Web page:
It is a daring goal, but so is the intent of creating self-driving cars.
Oftentimes, technology and innovation eclipse state and federal legislation, meaning, for now, the automated road ahead remains hazy as lawmakers, courts and initiatives still try to address issues around liability and ethics posed by self-driving cars.
The concept of self-driving vehicles is still in its research stage but computerized driving technology is slowly making its way into vehicles we use nowadays. Our cars are already equipped with automated components which can change gears, detect pedestrians, as well as to help us perform difficult maneuvers and force us to wear the seat belt. In the next few years, vehicles able to steer, brake and accelerate on their own are expected to be seen on roads. This technology is thought to help avoid traffic fatalities caused by fatigued or careless drivers.
Ethical Concerns: The World of Self-Driving Cars Might Cost Lives
In a future where most of the vehicles on the road are fully self-driving, the correct and ethical way of programming such automobiles raises huge problems since this encoded core of the cars is the one that controls the actions of these smart vehicles.
But such tough decisions cannot be made only by engineers and IT specialists working for car manufacturers. They have to be shared with the society as this new technology will have a great impact on people’s lives and comes at the cost of the lives on the roadways.
It is true that, so far, the number of accidents involving self-driving cars is low. However, this is the result of automated vehicles that simply stop when facing an uncertain situation. As technology continues to take over the automotive industry, self-driving systems may encounter more complex scenarios to instantly react to, and this matter raises important ethical issues.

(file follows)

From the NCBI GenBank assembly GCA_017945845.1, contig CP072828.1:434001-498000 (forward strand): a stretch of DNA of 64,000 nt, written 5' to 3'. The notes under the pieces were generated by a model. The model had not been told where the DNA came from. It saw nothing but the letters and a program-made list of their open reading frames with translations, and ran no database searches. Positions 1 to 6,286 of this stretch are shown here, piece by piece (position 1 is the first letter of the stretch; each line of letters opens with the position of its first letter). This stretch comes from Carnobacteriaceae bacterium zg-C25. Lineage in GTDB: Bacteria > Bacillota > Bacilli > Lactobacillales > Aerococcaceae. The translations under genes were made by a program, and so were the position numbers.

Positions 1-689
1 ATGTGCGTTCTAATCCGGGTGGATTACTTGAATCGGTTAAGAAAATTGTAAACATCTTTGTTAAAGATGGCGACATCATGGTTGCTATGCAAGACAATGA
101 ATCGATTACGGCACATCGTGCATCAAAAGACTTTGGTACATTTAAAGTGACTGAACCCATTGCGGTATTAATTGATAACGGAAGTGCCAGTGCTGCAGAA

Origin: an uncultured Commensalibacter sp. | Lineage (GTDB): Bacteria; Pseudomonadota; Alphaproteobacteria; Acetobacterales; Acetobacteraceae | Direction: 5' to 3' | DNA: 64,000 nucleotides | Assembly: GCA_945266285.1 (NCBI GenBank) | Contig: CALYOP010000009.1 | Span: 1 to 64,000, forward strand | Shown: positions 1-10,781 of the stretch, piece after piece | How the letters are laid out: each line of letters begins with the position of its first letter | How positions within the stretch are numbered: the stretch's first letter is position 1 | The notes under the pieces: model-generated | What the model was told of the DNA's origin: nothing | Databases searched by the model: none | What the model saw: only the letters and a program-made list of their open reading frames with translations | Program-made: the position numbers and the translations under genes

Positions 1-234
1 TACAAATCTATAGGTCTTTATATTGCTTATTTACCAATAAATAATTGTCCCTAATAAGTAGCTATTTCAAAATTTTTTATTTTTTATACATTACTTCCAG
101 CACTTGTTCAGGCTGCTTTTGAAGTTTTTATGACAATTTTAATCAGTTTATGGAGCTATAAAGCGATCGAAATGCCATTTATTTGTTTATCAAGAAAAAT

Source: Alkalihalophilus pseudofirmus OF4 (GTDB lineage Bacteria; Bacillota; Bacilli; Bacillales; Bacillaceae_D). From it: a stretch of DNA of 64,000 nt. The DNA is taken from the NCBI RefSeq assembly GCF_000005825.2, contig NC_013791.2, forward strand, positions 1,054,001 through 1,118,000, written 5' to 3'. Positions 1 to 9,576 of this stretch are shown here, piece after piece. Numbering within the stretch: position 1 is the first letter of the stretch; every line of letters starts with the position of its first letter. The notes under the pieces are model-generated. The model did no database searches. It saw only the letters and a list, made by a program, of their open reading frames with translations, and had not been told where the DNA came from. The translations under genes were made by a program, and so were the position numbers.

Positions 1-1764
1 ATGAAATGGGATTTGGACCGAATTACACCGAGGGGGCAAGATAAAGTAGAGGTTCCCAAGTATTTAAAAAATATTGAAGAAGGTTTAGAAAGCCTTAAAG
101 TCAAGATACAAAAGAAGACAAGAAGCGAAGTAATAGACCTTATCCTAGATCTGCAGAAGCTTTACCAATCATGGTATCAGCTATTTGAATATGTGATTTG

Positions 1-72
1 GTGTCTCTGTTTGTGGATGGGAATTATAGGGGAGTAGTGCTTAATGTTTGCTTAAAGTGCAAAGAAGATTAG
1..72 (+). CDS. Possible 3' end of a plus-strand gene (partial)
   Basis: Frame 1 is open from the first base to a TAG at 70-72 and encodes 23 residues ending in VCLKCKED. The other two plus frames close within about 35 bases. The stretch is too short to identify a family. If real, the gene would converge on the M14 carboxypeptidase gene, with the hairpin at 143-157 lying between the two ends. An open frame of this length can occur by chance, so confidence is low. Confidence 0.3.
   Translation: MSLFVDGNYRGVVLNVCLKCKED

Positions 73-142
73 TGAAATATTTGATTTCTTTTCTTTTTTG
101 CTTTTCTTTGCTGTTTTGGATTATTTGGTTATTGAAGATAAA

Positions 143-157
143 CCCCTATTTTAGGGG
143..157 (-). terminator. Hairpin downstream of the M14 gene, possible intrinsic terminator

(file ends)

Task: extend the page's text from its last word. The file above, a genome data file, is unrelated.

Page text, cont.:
Undoubtedly, the topic of self-driving vehicles can be a great source of excitement. More than 30,000 deaths are estimated to be avoided every year in the U.S. alone, not to mention the huge importance of these cars in the lives of people with reduced mobility and physical disabilities. However, a constraining issue arises when autonomous vehicles are confronted with where a collision is imminent and not avoidable—even if it complies with the programmed robotic rules or algorithms.
Imagine yourself in a self-driving car on a sunny day when you see people waiting patiently at a bus station. At the same time, another vehicle, driven by a human, is heading towards you at great speed. The autonomous vehicle has two available options: avoid the car but hit the people waiting on the side of the road or crash into the car and probably kill both yourself, and the other driver.
Such a scenario sets forth the issue of whether an autonomous vehicle chooses to kill the operator of the vehicle or the third party. Who should decide how the robotic car should react or be programmed – the autonomous vehicle manufacturer or the operator? And if the system makes the decision, what criteria should the system use to determine which individual lives and which individual dies? Is it ethical to injure the passengers of the self-driving vehicle in order to save the other people’s lives?
This is the kind of decisions that automated cars will have to face on a daily basis and researchers, engineers, philosophers and society as a whole must work together in order to find the most ethically correct way to program these revolutionary vehicles.
The legal and ethical implications of the decision are most difficult and must be considered by those who design and control algorithms for safe autonomous vehicles. It is impossible with current technology to have an autonomous vehicle on the road that gets you from point A to point B without considering such a scenario.
About the Author:
Sean M. Cleary is a personal injury attorney, founder and president of the Miami-based Law Offices of Sean M. Cleary. The firm has been listed as an accredited business with the Better Business Bureau. Sean M. Cleary has a thorough knowledge of car accident law and has been able to help people that were hurt in car accidents under all sorts of circumstances gain compensation. He also has high expertise in areas such as medical malpractice, product liability, boating and aviation accidents and all types of personal injuries from paraplegia and quadriplegia to fractures and amputations. Guided by a philosophy of compassion and genuine care for the victims of personal injuries, Mr. Cleary also offers moral support for the individuals and families affected by the negligence of others.